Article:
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3 - Painting the Giant Gor


Giant Gor
Product #
2367
Manufacturer
Suggested Retail Price
$18.00 USD


Back to ASSEMBLING AND PAINTING A GIANT GOR

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Revision Log
15 September 2003page first published

4,181 hits since 15 Sep 2003
©1994-2017 Bill Armintrout
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Joe Wiedeman of Mini-Dragon writes:


For this first installment in the actual painting stage of the Giant Gor (GG hereafter) I'm going to concentrate on the fur.

The first thing I did was to look at the picture of the GG on the 100 Kingdoms website:

Giant Gor from the 100K website

Now, this looks pretty good - I especially like the grassy stuff on the base. He looks like he's got a bit of brown on the top of his head, nice touch there to liven the fig up a bit. The back is left to our imagination. The facial expression is well developed, though the eyes are kinda muted and the mouth pulls the attention away from everything else. The mouth grabs our eyes because the contrast is so stark there! Im going to try to correct that - I'll try to have the eyes as the point of highest contrast.

Next I scoped out the web for pictures of real gorillas to see what the critters actually look like. Now, I've seen real gorillas a ton of times at the zoo in my town...I don't like to trust my memory, though. I like to get some pictures to look at while I work.

You can search for "gorilla pictures" in any search engine, and you'll get a ton of good results. A couple things I noticed about the gorillas I looked at: their fur is pretty glossy, they do indeed sometimes have brown heads, their skin is very shiny (often appearing more gray than black because of the reflections), and the fur on the older males' backs turns gray (thus the term silverback).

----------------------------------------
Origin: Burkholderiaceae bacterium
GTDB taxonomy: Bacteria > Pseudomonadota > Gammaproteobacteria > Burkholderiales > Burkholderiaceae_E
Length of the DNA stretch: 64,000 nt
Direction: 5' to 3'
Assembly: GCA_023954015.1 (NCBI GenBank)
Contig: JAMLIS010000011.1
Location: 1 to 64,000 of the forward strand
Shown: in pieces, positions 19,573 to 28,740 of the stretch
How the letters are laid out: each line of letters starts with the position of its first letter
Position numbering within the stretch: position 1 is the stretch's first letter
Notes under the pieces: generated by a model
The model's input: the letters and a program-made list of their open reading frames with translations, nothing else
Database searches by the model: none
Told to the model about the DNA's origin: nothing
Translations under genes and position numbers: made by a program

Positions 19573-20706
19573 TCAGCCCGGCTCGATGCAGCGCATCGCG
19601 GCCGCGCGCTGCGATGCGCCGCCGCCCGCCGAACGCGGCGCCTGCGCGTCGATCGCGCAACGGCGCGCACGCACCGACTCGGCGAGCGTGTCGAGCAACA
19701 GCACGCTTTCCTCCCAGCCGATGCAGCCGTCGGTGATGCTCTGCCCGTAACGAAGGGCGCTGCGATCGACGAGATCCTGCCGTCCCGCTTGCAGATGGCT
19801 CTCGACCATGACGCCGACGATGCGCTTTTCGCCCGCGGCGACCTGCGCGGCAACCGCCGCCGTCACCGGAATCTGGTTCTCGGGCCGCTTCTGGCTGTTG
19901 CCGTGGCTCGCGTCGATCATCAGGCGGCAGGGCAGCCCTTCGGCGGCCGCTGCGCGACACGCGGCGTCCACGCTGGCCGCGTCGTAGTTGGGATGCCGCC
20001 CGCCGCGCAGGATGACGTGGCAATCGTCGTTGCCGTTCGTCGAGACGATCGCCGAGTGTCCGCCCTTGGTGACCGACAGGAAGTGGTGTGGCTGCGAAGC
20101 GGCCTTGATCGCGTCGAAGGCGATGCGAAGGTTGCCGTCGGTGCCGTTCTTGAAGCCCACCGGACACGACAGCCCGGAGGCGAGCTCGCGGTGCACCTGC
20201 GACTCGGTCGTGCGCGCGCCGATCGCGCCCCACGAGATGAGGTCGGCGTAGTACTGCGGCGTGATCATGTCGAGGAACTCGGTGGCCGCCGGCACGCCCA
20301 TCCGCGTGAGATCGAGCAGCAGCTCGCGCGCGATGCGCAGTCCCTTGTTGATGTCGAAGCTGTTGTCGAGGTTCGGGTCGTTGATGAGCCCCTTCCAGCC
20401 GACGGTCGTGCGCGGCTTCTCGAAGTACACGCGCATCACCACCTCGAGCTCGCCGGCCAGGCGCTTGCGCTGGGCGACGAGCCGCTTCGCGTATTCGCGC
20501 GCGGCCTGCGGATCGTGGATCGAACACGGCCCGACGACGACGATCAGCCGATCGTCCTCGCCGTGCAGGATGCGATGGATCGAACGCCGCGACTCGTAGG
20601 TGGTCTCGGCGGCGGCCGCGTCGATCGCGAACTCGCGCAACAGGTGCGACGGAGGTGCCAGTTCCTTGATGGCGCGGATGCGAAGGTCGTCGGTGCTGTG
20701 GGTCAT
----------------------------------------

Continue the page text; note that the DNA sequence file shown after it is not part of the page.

So I've decided a few things already at this point:

  • My GG is going to have clean and shiny fur
  • I will not paint his head brown
  • He'll be a silverback
  • and I'm going to pay special attention to the face...specifically the eyes.

It's a good idea to have a plan before you start slinging paint, though not a necessity. I tend to plan out a larger figure like this because they end up being centerpieces, and you want to make sure they look as good as possible.

Giant Gor with gaps filled

First we've got some photos that show the amount of work that went into gap-filling on this guy.

Giant Gor with gaps filled

As you can see, a lot of filling was needed and it took a good while.

Giant Gor with gaps filled

Enough jabbering, let's get down to the painting!!

Some painters out there will try to tell you that drybrushing is not a technique that can be used if you want to end up with an outstanding paint job. Hogwash, I say!! I'll be using drybrushing extensively on this figure. In fact, I'm going to paint the fur entirely by drybrushing!! I can't imagine how long it would take to paint a furry behemoth like this guy without drybrushing...I'll leave that particular bit of self-inflicted misery to the people out there that like to spend 100+ hours on a single figure.